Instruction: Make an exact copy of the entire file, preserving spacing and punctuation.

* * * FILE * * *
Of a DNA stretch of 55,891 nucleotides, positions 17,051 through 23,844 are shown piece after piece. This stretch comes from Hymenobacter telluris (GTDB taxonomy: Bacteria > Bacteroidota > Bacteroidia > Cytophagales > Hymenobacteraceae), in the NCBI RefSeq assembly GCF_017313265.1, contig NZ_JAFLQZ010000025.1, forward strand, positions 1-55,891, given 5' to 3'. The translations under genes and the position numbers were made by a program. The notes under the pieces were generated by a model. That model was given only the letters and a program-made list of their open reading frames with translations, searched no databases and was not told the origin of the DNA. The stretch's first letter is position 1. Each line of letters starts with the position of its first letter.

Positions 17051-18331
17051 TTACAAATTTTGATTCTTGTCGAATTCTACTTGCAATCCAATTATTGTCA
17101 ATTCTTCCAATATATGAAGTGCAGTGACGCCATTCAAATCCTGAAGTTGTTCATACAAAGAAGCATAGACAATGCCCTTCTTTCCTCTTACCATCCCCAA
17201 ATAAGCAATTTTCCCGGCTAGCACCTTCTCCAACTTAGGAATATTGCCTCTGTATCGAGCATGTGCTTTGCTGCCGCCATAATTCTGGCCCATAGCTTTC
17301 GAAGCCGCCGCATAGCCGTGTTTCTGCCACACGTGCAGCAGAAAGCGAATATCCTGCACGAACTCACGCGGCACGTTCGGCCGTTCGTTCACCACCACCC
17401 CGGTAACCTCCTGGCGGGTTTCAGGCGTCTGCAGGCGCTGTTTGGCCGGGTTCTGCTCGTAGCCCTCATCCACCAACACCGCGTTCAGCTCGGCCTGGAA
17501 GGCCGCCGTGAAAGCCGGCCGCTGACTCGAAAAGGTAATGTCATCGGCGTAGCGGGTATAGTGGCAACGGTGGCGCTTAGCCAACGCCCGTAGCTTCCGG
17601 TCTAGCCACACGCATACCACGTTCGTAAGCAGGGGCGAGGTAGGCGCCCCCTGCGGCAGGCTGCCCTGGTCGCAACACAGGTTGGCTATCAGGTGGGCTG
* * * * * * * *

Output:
Of a DNA stretch of 55,891 nucleotides, positions 17,051 through 23,844 are shown piece after piece. This stretch comes from Hymenobacter telluris (GTDB taxonomy: Bacteria > Bacteroidota > Bacteroidia > Cytophagales > Hymenobacteraceae), in the NCBI RefSeq assembly GCF_017313265.1, contig NZ_JAFLQZ010000025.1, forward strand, positions 1-55,891, given 5' to 3'. The translations under genes and the position numbers were made by a program. The notes under the pieces were generated by a model. That model was given only the letters and a program-made list of their open reading frames with translations, searched no databases and was not told the origin of the DNA. The stretch's first letter is position 1. Each line of letters starts with the position of its first letter.

Positions 17051-18331
17051 TTACAAATTTTGATTCTTGTCGAATTCTACTTGCAATCCAATTATTGTCA
17101 ATTCTTCCAATATATGAAGTGCAGTGACGCCATTCAAATCCTGAAGTTGTTCATACAAAGAAGCATAGACAATGCCCTTCTTTCCTCTTACCATCCCCAA
17201 ATAAGCAATTTTCCCGGCTAGCACCTTCTCCAACTTAGGAATATTGCCTCTGTATCGAGCATGTGCTTTGCTGCCGCCATAATTCTGGCCCATAGCTTTC
17301 GAAGCCGCCGCATAGCCGTGTTTCTGCCACACGTGCAGCAGAAAGCGAATATCCTGCACGAACTCACGCGGCACGTTCGGCCGTTCGTTCACCACCACCC
17401 CGGTAACCTCCTGGCGGGTTTCAGGCGTCTGCAGGCGCTGTTTGGCCGGGTTCTGCTCGTAGCCCTCATCCACCAACACCGCGTTCAGCTCGGCCTGGAA
17501 GGCCGCCGTGAAAGCCGGCCGCTGACTCGAAAAGGTAATGTCATCGGCGTAGCGGGTATAGTGGCAACGGTGGCGCTTAGCCAACGCCCGTAGCTTCCGG
17601 TCTAGCCACACGCATACCACGTTCGTAAGCAGGGGCGAGGTAGGCGCCCCCTGCGGCAGGCTGCCCTGGTCGCAACACAGGTTGGCTATCAGGTGGGCTG